Kansas K-12 students will be able to transfer and attend any school district in the state, depending on capacity limitations, under a bill approved by the House.
By a slim 63-59 majority, the House gave final approval to the Open Enrollment Bill, following Senate advancement of similar legislation by a vote of 23-16. House and Senate conferees will meet to iron out differences in the bills.
Effective July 1, 2023, House Bill 2615, a stripped-down version of previous legislation that included educational savings accounts and extra credit earned outside the classroom, would require each school board to determine their districts’ capacity limits for nonresident students by January 1 next year. After also approving implementation policies in a public forum to assure transparency, districts would begin accepting transfer applications until September 10. Capacity limits would be decided each August, beginning in 2024.
Districts would be prohibited from denying applications based on ethnicity, national origin, gender, income level, disabling condition, proficiency in the English language, measure of achievement, aptitude, or athletic ability.
However, districts may deny transfers for such issues as a record of absenteeism, suspension, or expulsion.
The education lobby opposes open enrollment. Two districts – Blue Valley and Olathe – testified that they are concerned this would bring undesirable low-income students or those with special needs into their districts.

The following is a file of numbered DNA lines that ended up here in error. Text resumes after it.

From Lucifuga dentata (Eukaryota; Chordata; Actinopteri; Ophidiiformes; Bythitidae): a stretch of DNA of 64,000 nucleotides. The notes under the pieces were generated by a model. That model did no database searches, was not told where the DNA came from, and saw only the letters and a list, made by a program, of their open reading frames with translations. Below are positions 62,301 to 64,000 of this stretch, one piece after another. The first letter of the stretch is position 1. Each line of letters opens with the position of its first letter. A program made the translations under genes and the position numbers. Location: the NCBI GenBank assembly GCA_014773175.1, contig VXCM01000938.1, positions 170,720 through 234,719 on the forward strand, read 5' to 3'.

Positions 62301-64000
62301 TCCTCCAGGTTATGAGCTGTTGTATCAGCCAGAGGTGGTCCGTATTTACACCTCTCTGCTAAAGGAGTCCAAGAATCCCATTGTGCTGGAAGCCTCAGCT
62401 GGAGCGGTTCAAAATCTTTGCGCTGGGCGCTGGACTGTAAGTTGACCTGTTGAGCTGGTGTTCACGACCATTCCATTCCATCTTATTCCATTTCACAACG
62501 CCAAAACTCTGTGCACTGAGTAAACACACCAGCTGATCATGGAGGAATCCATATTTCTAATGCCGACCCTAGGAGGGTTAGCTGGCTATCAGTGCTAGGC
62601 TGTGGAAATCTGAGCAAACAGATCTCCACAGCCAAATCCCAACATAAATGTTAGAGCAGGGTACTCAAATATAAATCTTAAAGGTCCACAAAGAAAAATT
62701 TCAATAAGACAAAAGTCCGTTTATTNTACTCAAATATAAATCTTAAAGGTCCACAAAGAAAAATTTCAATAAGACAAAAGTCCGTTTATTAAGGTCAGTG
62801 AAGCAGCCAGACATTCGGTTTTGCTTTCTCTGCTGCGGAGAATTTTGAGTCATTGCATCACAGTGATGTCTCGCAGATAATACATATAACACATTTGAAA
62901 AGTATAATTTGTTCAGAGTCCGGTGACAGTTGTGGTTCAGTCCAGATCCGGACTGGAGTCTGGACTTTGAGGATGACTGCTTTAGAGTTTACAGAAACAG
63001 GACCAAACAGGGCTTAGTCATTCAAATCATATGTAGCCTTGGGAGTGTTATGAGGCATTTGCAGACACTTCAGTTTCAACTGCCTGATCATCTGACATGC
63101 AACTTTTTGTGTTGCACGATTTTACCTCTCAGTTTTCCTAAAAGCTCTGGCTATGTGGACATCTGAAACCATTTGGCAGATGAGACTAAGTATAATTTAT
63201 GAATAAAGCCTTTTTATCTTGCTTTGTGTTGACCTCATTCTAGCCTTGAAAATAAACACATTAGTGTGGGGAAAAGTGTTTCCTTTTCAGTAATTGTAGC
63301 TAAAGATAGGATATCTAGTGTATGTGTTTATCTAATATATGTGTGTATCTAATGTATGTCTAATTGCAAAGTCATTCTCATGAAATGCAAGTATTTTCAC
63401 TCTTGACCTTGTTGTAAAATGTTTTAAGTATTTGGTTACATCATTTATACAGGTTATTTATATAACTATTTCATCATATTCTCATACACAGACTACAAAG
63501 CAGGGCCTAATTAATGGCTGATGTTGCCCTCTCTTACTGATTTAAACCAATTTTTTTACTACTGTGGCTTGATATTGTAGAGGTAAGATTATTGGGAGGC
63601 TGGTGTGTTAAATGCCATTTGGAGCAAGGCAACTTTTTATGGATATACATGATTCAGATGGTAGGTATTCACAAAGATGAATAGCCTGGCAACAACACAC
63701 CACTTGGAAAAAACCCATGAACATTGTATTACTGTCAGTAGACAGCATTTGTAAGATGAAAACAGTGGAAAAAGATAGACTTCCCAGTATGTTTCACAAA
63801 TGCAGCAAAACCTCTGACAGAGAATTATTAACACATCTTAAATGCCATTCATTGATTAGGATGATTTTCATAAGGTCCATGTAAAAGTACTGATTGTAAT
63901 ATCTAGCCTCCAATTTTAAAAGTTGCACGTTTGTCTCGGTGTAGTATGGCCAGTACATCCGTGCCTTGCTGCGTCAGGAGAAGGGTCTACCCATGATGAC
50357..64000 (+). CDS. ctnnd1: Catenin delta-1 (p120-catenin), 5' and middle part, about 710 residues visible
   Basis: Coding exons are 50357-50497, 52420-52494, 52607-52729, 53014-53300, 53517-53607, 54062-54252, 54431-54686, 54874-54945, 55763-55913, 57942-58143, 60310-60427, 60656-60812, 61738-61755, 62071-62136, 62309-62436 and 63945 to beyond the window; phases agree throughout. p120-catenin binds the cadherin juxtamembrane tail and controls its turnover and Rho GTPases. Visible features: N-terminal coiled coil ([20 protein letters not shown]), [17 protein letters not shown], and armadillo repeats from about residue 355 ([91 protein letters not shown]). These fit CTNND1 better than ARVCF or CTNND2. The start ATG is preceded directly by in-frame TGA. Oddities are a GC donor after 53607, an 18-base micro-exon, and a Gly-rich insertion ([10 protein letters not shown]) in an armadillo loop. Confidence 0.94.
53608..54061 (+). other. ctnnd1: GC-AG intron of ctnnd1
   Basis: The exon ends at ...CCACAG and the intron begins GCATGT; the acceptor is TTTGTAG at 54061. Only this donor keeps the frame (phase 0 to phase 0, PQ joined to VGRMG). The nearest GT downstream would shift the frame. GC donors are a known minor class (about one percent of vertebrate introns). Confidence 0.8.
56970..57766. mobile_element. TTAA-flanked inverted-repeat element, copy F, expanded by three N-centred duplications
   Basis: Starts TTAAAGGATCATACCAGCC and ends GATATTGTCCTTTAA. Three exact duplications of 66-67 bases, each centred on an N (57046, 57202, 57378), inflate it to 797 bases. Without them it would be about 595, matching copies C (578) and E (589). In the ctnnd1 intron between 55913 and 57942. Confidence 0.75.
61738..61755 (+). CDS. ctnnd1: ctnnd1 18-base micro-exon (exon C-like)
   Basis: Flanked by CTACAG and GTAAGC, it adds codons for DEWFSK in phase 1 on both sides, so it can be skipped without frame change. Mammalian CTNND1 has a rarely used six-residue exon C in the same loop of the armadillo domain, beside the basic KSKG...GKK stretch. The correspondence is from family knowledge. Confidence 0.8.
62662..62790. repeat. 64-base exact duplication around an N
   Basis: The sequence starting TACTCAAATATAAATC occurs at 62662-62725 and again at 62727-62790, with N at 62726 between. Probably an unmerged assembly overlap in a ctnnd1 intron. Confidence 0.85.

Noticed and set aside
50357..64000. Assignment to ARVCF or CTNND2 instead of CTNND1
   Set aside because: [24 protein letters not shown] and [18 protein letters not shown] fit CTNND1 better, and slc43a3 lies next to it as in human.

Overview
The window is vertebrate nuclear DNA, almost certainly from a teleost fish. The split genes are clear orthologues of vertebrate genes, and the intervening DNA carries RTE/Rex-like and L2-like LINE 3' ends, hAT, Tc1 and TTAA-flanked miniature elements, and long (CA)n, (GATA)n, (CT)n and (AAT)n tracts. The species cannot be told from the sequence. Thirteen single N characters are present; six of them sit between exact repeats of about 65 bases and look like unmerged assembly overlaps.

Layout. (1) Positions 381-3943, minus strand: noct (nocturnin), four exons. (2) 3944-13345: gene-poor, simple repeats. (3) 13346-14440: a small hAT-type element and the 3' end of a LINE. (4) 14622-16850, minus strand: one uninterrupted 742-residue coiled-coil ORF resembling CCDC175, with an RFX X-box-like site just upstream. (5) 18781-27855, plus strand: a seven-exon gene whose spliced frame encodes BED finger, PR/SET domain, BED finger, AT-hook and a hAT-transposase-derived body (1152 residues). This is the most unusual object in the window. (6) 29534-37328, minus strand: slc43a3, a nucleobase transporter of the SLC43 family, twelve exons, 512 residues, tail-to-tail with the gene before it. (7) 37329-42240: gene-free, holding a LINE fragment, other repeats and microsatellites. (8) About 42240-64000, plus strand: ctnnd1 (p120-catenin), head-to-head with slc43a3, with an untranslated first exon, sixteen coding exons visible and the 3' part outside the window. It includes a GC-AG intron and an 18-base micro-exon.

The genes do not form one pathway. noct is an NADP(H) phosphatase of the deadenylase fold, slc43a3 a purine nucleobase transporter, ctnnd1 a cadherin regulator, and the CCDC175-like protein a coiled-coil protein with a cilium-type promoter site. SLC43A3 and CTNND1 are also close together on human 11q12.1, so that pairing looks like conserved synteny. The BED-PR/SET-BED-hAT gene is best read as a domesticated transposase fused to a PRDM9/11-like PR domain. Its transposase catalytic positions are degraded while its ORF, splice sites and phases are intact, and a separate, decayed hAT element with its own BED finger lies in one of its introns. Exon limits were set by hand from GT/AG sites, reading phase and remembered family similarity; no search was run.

“While we can certainly empathize with parents in lower-performing districts, both Blue Valley and Olathe are among the highest-performing districts in Kansas – indeed competing nationally – and, as such, would find our districts overwhelmed with requests from non-residents. Without intending to sound elitist, it is nonetheless true that housing costs in our districts often provide a check on resident student growth now.”
Contrary to their claims, achievement in Blue Valley and Olathe is much lower than they would have parents believe.
The 2021 state assessment shows 25% of Blue Valley high school students are below grade level in math and less than half are on track for college and career. It’s worse in Olathe; 38% are below grade level and only a quarter are on track.
The bill requires nonresident students to be counted as regularly enrolled in the school district they are attending for purposes of school funding under the Kansas School Equity and Enhancement Act.
School districts entering into agreements related to resident students attending a nonresident school district would still count those students for purposes of school funding. However, that district would be responsible to pay the receiving district for the transferring student.
Rep. Kristey Williams (R-Augusta), Chair of the House K-12 Education Budget Committee, voted for the measure and previews the upcoming House-Senate conferences on Open Enrollment and Parents’ Bill of Rights which also received approval in each chamber: